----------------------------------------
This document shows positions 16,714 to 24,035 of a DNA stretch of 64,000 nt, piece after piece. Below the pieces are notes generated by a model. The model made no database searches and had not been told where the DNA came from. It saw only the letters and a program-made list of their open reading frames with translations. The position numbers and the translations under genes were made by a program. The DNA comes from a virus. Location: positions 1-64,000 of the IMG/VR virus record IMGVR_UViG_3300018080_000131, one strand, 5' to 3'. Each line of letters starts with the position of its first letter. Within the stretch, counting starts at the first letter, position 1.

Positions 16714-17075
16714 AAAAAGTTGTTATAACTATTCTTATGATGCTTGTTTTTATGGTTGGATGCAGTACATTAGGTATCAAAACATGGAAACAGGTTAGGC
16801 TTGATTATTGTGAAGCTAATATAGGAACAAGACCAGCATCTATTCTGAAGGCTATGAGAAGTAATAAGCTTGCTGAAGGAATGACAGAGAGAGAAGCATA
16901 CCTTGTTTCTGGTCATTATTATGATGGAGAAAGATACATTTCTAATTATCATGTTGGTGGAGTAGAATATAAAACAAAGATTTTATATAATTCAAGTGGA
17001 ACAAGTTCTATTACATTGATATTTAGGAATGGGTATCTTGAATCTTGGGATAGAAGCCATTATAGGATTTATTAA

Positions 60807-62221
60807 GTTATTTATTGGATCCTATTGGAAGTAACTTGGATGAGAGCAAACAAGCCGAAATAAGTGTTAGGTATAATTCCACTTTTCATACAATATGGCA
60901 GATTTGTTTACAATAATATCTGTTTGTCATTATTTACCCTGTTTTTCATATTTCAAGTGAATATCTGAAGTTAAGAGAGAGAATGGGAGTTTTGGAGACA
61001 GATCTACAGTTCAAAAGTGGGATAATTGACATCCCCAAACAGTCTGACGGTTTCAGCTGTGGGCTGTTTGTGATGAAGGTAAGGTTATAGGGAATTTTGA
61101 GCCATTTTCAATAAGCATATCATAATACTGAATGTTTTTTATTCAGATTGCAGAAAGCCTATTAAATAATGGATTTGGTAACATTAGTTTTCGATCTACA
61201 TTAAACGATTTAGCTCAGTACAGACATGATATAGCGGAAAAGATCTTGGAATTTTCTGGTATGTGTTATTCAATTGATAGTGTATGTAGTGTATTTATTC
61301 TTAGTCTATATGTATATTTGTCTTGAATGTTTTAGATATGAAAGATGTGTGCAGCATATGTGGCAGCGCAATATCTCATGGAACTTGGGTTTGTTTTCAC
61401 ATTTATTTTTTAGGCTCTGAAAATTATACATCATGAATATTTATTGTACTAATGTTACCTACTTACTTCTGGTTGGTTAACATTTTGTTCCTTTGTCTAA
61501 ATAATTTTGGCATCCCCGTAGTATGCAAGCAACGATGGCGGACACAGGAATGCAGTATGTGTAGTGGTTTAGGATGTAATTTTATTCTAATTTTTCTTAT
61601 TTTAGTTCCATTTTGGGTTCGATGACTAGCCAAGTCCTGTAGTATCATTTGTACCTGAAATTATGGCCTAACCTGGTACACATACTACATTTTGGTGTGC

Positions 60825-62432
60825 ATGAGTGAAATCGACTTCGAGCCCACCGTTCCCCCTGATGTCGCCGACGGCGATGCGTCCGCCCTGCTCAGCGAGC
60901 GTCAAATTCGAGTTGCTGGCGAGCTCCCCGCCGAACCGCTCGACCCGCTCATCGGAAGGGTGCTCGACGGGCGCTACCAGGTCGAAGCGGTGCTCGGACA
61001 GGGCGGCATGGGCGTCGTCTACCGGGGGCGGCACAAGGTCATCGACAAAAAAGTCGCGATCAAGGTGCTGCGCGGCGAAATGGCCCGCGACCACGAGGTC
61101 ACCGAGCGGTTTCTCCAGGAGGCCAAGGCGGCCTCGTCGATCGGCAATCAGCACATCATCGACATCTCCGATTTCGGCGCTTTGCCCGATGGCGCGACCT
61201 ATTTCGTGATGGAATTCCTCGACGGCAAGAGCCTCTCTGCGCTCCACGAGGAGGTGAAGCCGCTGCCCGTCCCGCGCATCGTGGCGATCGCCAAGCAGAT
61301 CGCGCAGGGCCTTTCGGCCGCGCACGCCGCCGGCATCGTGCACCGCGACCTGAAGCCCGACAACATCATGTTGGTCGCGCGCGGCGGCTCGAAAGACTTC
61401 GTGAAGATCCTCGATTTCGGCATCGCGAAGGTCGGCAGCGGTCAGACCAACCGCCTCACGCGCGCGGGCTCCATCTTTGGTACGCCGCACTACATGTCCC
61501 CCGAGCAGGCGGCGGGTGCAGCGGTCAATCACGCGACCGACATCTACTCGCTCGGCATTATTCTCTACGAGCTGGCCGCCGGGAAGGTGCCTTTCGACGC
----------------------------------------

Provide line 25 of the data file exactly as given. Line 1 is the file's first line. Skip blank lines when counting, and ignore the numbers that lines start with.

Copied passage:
61501 CCGAGCAGGCGGCGGGTGCAGCGGTCAATCACGCGACCGACATCTACTCGCTCGGCATTATTCTCTACGAGCTGGCCGCCGGGAAGGTGCCTTTCGACGC